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If you’re not doing the right things, you won’t get the most out of your reel, even if it’s the best baitcaster available.
I have some tips for making the longest cast. I like to use the Lew’s BB1 Pro, in my experience the longest casting reel in the industry.
You often hear people who say that when you drop your lure, it should be a slow descent. Mine is not. I want it loose, looser than most. And if you’re patient and learn this technique, you’ll be able to keep it loose.
One of the things I don’t like to do is make a cast and take my thumb completely off the thumb bar. I’m always feathering it, especially early on in the cast. Once the lure has its momentum, I let off a little moreor almost completely. This is will take some trial and error for you to figure out when to feather and when to relieve the pressure on the thumb bar.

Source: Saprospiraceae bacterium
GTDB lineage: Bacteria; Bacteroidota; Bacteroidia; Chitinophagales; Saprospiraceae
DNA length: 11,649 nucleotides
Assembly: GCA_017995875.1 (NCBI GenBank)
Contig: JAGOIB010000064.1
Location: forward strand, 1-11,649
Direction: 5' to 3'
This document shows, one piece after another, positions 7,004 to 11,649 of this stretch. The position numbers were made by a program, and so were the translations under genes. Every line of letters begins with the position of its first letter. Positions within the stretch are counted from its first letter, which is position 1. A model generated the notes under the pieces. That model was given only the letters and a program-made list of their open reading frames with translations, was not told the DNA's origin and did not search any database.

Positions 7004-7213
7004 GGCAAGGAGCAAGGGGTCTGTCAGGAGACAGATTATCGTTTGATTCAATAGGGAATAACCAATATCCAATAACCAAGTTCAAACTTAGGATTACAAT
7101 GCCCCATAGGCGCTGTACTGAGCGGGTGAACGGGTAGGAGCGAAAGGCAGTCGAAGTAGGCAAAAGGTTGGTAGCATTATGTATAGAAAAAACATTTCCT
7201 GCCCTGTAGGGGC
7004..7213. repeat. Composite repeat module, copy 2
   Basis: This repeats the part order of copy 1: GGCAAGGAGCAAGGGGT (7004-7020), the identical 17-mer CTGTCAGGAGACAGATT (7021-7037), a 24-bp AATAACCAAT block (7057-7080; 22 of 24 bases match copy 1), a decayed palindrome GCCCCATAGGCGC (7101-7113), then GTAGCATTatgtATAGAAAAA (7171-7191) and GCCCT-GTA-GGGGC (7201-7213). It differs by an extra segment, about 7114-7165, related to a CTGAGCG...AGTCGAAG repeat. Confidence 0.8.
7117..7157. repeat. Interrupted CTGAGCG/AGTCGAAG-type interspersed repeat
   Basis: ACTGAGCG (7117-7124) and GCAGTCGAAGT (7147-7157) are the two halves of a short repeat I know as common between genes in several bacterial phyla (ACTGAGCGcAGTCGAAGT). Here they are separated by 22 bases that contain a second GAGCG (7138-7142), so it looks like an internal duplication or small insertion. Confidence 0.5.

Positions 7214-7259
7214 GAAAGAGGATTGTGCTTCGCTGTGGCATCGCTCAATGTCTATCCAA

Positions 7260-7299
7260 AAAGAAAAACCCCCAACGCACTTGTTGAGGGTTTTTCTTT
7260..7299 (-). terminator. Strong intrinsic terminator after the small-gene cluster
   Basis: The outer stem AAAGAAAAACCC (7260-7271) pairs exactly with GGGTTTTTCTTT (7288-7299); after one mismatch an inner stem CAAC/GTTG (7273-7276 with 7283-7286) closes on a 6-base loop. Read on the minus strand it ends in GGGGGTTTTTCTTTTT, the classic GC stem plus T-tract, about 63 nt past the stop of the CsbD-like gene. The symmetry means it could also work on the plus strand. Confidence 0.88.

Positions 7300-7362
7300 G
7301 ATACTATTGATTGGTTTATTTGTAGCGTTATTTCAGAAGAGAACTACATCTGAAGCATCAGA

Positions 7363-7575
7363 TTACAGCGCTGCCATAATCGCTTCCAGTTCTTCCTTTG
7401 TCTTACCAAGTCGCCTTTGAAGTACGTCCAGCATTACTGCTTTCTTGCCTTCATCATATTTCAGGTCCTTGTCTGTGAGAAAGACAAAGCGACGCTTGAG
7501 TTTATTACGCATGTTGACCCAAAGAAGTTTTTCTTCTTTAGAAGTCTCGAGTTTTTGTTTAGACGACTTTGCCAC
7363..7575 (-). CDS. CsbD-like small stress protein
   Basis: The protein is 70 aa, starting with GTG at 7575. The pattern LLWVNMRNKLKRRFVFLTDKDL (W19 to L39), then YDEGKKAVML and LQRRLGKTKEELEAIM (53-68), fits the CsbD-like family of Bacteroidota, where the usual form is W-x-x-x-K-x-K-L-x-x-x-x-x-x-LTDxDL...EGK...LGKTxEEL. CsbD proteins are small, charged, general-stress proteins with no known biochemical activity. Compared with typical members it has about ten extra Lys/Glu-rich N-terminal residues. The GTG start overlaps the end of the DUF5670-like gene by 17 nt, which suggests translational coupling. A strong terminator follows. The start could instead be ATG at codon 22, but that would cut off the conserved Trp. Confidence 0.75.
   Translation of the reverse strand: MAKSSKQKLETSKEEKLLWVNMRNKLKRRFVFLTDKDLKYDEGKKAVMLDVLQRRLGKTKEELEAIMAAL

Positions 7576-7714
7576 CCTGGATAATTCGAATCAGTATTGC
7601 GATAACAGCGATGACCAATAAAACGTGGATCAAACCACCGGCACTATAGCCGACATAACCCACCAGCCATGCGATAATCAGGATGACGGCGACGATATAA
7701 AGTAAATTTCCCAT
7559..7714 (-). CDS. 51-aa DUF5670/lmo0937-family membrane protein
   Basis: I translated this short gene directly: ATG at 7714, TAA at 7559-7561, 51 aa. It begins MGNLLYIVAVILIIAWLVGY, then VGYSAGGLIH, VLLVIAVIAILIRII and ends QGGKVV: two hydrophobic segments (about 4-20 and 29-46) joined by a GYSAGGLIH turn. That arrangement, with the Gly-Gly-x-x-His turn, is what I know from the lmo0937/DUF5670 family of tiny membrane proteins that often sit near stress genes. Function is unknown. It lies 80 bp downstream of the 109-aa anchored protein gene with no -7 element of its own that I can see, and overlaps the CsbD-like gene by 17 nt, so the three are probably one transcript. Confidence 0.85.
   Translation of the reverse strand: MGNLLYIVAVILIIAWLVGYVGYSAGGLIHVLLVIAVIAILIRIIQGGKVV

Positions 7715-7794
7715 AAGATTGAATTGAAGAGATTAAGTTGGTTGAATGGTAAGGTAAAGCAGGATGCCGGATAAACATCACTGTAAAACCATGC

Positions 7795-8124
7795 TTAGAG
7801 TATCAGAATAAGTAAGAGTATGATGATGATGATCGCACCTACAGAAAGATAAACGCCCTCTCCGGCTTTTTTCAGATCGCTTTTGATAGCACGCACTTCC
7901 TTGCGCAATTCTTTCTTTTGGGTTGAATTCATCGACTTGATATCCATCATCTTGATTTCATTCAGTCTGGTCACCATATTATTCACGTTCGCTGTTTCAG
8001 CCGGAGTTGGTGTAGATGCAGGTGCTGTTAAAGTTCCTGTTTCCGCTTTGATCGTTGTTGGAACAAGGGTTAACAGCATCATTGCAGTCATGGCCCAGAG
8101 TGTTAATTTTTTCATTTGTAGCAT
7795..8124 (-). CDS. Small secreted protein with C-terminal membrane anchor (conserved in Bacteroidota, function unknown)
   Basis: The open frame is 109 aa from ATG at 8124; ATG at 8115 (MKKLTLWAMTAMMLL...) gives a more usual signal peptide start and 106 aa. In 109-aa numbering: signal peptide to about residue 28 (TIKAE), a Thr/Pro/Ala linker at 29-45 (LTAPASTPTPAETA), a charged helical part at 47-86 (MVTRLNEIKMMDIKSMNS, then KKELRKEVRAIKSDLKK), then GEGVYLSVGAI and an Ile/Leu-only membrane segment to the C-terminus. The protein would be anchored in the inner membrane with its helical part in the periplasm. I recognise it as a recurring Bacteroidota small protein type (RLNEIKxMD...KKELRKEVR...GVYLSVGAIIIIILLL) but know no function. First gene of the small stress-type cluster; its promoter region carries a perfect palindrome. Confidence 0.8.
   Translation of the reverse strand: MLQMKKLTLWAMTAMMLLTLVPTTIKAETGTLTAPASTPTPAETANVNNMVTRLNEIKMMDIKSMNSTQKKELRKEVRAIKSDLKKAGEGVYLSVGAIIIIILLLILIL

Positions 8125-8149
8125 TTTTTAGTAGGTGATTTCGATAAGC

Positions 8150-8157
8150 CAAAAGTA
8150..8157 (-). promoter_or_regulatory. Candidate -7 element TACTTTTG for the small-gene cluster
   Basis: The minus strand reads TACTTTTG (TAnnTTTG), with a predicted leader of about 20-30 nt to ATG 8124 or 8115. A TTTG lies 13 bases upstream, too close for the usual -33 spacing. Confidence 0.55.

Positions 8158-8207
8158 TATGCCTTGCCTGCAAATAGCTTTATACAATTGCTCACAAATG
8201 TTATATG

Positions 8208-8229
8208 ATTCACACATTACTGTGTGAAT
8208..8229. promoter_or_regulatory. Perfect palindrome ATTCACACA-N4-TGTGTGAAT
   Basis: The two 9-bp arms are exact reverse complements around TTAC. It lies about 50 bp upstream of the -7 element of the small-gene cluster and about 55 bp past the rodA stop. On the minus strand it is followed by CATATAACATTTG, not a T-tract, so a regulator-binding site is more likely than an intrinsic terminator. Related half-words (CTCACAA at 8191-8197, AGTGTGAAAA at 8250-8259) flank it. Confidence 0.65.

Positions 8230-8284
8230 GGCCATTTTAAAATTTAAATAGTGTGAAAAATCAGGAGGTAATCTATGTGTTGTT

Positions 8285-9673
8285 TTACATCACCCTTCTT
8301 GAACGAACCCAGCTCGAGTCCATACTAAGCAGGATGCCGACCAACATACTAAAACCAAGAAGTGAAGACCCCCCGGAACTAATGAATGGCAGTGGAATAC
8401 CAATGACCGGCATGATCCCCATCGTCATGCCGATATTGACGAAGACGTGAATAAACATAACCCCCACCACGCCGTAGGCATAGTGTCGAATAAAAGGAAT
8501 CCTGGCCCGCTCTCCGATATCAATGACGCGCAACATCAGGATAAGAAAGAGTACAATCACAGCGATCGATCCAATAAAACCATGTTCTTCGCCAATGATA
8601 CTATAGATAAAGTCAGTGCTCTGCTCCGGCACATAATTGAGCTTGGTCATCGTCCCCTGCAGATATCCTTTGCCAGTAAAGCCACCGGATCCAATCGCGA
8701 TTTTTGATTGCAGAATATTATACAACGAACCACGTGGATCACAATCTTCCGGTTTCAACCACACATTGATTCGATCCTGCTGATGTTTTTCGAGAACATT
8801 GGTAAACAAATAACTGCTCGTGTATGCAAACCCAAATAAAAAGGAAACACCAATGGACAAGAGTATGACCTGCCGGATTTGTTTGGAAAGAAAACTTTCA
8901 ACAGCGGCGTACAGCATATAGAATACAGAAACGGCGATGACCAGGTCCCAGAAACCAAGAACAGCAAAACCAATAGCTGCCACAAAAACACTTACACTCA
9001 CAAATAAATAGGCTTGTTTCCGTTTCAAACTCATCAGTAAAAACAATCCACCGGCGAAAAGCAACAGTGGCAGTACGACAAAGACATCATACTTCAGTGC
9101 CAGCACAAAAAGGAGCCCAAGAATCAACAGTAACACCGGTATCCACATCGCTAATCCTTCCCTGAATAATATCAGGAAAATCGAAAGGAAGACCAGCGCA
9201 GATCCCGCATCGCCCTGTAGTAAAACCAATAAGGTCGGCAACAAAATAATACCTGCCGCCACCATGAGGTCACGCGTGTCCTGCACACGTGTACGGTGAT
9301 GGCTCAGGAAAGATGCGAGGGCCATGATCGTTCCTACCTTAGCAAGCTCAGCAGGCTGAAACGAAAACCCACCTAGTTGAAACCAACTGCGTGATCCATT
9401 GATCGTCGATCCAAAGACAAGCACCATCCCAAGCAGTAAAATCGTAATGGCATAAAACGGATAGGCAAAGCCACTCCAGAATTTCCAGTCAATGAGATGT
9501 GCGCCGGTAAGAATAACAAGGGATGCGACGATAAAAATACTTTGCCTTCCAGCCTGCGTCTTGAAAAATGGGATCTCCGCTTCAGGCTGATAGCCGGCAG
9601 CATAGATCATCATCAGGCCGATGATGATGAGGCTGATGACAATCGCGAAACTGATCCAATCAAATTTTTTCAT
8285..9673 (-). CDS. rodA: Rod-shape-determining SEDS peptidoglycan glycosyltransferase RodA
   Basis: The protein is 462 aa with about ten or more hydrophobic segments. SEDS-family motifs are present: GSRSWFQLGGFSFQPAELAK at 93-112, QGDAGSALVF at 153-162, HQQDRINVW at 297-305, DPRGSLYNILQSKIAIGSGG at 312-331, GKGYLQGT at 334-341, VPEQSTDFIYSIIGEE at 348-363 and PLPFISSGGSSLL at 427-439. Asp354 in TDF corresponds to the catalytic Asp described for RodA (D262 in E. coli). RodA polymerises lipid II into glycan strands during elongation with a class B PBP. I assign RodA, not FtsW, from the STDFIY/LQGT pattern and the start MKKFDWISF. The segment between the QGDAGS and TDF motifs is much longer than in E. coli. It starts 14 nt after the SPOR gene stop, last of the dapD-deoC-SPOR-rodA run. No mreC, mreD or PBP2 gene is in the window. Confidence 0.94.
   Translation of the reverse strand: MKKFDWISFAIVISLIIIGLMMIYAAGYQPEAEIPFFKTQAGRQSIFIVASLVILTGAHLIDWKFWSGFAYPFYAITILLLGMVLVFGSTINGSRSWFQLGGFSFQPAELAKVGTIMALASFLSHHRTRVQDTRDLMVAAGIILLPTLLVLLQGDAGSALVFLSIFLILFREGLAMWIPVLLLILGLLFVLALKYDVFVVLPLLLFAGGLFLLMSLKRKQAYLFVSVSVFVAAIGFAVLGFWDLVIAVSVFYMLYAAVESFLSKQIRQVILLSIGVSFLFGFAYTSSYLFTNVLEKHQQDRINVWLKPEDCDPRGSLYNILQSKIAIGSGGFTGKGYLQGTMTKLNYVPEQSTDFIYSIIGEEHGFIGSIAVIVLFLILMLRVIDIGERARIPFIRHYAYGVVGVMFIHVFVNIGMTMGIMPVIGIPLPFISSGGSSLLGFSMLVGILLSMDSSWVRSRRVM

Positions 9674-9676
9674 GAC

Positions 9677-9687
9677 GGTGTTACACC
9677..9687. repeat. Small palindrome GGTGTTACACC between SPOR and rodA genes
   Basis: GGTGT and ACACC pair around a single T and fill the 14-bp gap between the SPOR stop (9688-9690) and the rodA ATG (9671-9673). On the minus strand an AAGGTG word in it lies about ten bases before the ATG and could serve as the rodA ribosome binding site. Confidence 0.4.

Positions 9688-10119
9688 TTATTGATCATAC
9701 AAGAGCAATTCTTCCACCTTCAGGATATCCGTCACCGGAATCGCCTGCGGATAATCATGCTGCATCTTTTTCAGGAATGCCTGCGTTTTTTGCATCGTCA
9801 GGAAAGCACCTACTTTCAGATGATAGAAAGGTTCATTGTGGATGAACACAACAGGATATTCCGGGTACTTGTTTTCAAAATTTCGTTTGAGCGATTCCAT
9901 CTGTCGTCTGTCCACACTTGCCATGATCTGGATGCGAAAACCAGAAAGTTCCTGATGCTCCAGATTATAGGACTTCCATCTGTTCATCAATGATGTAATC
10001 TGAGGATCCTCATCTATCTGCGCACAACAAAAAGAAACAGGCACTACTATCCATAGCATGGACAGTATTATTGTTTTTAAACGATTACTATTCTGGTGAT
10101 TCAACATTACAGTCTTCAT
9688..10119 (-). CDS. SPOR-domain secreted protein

I played college baseball and used to love it, but something I learned while doing that applies to fishing as well. The power of a swing, whether with a bat or a rod, is in your hips. When you turn your hips, that’s when you’ll make good contact with the ball, keeping your elbows in and keeping everything tight when you swing the bat. Let your hips provide the power.
The same thing applies when you’re making a cast. I keep my elbows in tight, and everything is about rotating my shoulders and my hips. If you’re going to make long casts and be successful with a deep-diving crankbait, you have to use your body effectively. Practice, practice, practice!